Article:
Guilbert E, Perry R, Whitmarsh A, Sauchelli S. Short-term effectiveness of nutrition therapy to treat type 2 diabetes in low-income and middle-income countries: systematic review and meta-analysis of randomised controlled trials. BMJ Open. 2022 Mar 10;12(3):e056108. doi: 10.1136/bmjopen-2021-056108

OBJECTIVES: This review examined the evidence arising from randomised controlled trials regarding the impact of nutrition therapy on glycaemic control in people living with type 2 diabetes mellitus (T2DM) in low/middle-income countries (LMICs).

DESIGN: Systematic review and meta-analysis using the Grading of Recommendations, Assessment, Development and Evaluation (GRADE) Approach.

DATA SOURCES: MEDLINE, EMBASE, Web of Science, OpenGrey and the International Clinical Trials Registry were searched (up to July 3 2020).

ELIGIBILITY CRITERIA: Trials were included if they evaluated nutrition therapy in adults diagnosed with T2DM, were conducted in LMICs, measured glycaemic control and the trial included a 3-month post-intervention assessment. Nutrition therapy was defined according to American Diabetes Association recommendations.

DATA EXTRACTION AND SYNTHESIS: Two independent reviewers screened the database. Study characteristics and outcome data were extracted using a data collection form. Meta-analyses were conducted for glycated haemoglobin (HbA1c) and fasting blood glucose. Trials were assessed for risk of bias (Cochrane Risk-of-Bias, Version 2.0) and overall certainty of evidence (GRADE).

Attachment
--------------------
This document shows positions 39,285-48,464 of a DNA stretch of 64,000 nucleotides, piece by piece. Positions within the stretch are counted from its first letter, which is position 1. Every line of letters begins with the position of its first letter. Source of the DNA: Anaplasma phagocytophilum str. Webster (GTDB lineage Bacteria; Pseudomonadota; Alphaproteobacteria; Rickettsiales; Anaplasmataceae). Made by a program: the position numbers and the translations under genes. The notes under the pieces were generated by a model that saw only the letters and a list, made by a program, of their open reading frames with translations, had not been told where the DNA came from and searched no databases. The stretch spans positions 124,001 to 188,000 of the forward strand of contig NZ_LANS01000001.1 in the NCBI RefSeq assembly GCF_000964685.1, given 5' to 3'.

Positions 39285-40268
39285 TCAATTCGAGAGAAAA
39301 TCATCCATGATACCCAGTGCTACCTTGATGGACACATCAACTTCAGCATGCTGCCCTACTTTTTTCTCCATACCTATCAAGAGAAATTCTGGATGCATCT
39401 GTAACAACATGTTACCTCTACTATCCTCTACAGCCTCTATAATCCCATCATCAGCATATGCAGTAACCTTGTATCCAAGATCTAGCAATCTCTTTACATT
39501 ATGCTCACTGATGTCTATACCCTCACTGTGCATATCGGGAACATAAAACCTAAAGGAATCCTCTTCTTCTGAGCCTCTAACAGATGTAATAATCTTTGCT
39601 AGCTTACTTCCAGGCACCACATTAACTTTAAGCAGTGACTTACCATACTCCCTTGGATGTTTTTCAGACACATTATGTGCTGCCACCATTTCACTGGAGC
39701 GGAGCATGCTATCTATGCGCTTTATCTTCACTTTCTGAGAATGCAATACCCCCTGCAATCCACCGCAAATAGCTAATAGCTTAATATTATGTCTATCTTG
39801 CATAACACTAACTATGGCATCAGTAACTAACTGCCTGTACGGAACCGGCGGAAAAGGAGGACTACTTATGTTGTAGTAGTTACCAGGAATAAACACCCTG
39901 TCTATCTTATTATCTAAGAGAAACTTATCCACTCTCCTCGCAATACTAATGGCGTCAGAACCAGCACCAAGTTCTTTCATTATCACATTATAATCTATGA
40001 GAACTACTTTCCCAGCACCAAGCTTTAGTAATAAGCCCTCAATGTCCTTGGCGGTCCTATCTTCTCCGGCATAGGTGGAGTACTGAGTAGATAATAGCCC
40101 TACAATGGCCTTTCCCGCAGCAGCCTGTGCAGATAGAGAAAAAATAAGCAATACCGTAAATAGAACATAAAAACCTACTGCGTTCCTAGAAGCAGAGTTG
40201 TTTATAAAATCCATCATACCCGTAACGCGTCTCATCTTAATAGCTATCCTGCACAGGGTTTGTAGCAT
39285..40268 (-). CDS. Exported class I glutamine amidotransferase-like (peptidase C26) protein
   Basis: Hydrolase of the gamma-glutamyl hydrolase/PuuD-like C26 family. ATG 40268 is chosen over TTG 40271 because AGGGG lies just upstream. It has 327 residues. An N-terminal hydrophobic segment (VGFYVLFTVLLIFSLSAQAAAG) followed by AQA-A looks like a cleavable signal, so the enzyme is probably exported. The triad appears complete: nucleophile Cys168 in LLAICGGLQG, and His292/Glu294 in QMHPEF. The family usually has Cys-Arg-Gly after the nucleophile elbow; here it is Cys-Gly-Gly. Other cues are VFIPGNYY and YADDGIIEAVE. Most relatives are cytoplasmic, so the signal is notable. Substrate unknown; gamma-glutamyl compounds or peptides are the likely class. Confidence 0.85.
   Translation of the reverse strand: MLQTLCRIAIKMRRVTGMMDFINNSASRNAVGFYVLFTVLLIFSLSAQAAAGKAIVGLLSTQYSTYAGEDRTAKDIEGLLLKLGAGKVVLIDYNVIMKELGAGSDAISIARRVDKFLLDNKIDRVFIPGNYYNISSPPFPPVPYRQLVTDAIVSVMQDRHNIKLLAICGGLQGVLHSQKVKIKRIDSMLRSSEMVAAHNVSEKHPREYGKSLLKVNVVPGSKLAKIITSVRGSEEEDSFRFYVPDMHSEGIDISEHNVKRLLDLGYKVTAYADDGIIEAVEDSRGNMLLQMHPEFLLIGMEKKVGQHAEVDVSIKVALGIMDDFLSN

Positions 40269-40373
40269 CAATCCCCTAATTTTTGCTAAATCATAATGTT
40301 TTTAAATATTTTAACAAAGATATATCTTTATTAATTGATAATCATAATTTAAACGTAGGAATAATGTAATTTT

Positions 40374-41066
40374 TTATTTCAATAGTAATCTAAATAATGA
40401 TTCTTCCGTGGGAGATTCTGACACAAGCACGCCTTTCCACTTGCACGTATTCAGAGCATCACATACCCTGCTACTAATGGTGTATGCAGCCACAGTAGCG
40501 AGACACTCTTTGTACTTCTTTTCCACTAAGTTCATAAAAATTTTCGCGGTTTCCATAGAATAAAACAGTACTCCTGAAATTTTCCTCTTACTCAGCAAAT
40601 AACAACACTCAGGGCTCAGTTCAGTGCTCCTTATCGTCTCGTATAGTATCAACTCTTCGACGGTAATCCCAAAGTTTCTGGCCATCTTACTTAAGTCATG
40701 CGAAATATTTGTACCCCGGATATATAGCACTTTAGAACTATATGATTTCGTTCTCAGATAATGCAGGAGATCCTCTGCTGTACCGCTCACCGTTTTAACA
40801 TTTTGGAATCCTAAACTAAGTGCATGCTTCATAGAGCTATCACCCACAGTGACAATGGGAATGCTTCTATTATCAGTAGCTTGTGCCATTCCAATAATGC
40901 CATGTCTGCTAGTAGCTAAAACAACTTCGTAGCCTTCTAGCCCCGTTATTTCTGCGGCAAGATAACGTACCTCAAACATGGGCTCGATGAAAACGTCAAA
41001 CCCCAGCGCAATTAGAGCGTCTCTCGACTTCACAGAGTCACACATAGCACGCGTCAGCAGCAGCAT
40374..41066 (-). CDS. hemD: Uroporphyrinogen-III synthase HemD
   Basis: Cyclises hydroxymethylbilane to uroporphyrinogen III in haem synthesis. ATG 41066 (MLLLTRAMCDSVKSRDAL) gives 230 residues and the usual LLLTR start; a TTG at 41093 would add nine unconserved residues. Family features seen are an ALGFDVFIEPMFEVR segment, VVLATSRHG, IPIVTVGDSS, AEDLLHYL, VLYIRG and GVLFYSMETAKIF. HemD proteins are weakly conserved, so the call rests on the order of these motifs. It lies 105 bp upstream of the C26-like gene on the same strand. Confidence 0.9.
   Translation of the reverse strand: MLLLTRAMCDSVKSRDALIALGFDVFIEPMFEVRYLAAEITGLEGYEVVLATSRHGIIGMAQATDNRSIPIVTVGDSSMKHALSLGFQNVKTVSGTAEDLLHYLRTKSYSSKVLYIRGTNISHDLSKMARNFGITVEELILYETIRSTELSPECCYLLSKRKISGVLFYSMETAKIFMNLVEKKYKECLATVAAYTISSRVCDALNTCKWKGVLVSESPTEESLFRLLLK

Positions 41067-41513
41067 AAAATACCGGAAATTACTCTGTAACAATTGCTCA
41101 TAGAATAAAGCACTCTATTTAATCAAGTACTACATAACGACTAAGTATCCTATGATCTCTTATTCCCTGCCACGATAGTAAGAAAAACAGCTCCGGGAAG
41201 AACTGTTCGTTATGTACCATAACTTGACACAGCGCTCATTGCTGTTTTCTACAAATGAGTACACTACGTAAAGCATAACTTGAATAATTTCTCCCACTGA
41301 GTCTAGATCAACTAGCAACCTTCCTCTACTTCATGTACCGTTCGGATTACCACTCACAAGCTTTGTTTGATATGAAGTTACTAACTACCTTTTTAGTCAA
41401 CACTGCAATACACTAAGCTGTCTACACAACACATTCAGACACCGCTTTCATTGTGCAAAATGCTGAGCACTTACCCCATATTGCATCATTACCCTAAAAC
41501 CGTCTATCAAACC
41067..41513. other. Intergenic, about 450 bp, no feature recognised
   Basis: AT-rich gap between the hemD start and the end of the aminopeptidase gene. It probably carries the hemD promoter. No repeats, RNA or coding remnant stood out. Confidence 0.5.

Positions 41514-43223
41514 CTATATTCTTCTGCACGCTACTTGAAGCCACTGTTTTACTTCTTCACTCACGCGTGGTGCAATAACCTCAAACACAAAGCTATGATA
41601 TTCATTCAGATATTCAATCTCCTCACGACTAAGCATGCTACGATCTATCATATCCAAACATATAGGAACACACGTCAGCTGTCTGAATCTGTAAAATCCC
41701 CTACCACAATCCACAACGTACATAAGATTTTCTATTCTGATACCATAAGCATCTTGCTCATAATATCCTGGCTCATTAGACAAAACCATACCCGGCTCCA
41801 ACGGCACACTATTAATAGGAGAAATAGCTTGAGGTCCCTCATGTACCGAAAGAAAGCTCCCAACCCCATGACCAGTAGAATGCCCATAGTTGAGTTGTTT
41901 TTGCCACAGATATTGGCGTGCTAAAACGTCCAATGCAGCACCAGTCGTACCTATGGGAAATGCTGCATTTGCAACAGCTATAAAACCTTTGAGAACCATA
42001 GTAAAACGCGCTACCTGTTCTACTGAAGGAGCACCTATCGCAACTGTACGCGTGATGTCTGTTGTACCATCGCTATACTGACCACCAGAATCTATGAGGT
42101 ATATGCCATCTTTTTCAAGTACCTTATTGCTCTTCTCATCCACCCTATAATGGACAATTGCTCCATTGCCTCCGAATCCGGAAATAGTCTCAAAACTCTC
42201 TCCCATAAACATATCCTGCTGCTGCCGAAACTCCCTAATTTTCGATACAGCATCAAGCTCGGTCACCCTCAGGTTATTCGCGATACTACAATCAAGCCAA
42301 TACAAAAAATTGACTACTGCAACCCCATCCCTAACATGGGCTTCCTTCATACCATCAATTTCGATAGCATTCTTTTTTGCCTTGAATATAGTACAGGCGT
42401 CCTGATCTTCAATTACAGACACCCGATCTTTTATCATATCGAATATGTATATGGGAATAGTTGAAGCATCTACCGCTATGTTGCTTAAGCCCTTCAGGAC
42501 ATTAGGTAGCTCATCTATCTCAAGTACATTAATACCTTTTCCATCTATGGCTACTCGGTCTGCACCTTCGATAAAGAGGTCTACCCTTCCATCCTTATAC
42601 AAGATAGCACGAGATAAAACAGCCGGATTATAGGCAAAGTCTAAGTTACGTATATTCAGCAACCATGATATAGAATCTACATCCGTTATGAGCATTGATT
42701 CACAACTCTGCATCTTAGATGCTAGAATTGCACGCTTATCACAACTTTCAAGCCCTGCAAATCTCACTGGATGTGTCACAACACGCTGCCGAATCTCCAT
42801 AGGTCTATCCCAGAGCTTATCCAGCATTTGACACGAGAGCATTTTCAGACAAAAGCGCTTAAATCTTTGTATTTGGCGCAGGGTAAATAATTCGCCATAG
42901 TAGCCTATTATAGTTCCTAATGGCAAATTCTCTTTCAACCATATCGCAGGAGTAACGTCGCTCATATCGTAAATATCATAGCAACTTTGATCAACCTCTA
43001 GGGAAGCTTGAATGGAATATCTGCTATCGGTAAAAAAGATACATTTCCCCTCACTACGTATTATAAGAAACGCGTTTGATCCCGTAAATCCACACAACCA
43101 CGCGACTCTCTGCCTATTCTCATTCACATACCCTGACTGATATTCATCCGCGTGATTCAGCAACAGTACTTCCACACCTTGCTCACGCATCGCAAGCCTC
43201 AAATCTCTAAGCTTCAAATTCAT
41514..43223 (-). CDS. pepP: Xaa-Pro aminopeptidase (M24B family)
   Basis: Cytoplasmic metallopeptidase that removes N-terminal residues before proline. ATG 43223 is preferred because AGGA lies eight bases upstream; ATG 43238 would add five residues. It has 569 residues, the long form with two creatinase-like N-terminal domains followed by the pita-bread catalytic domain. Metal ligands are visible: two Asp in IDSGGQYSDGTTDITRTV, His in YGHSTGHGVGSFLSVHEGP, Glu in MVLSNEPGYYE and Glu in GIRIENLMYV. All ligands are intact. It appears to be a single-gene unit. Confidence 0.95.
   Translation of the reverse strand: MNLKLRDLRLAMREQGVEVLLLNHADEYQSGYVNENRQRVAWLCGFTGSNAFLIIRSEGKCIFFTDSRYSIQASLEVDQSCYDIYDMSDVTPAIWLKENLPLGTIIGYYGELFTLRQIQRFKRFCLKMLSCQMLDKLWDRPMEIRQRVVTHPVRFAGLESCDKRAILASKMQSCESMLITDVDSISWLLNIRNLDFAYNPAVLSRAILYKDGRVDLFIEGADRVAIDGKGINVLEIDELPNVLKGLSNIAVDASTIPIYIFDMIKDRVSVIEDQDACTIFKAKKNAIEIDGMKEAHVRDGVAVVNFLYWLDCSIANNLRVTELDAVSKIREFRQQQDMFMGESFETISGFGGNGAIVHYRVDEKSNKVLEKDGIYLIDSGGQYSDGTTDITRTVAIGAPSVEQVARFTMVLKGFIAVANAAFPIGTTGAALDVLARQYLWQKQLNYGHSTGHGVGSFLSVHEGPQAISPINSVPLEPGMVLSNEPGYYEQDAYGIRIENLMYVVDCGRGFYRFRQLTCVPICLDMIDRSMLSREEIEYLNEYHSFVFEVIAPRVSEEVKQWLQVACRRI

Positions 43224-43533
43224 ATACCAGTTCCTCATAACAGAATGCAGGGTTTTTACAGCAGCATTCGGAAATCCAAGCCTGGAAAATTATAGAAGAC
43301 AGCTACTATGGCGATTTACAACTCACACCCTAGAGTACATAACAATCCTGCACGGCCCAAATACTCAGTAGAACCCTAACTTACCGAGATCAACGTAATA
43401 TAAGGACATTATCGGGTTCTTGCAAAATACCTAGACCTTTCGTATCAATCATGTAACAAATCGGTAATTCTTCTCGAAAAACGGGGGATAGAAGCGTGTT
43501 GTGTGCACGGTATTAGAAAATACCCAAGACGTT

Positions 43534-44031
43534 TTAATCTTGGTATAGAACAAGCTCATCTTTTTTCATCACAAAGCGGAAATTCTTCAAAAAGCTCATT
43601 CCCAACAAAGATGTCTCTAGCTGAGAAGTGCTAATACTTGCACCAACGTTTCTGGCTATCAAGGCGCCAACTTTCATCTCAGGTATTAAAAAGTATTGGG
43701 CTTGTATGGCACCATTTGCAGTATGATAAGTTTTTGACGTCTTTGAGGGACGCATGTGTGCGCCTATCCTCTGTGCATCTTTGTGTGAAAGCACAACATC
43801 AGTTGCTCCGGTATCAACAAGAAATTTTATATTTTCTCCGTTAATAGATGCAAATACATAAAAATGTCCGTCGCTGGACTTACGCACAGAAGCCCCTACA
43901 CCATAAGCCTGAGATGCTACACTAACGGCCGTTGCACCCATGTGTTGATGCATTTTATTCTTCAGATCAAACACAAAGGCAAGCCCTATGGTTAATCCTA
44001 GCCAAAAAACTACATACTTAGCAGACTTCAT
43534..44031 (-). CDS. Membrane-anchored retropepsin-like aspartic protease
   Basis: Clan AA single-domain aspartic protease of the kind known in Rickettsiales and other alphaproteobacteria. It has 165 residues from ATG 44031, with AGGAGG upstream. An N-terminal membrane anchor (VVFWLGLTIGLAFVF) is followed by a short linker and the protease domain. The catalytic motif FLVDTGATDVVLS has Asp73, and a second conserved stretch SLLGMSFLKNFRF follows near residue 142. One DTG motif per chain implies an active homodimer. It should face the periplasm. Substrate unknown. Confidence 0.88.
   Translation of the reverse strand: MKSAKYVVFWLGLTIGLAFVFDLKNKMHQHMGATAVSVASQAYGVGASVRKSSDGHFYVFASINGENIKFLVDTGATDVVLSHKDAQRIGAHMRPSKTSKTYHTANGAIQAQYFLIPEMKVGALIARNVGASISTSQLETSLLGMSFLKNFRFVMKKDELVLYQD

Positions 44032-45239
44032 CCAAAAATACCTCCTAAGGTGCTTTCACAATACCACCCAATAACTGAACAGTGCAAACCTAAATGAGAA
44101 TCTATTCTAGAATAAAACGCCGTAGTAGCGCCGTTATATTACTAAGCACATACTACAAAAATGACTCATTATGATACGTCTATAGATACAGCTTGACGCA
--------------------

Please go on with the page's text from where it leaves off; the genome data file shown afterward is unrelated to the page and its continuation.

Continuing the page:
RESULTS: Four trials met inclusion criteria (total n=463), conducted in Malaysia, Iran and South Africa. All trials focused on nutrition education with no direct prescription or manipulation of diet. Mean differences between intervention and standard care were -0.63% (95% CI -1.47% to 0.21%) for HbA1c and -13.63 mg/dL (95% CI -37.61 to 10.34) for fasting blood glucose in favour of the intervention. Given the small number of eligible trials, moderate to high risk of publication bias and serious concerns regarding consistency and precision of the evidence, certainty of evidence was deemed to be very low.

CONCLUSIONS: There is a lack of well-conducted randomised controlled trials that examine the long-term impact of nutrition therapy in LMICs, preventing firm conclusions to be made on their effectiveness. Further research is essential to discover realistic, evidence-based solutions.

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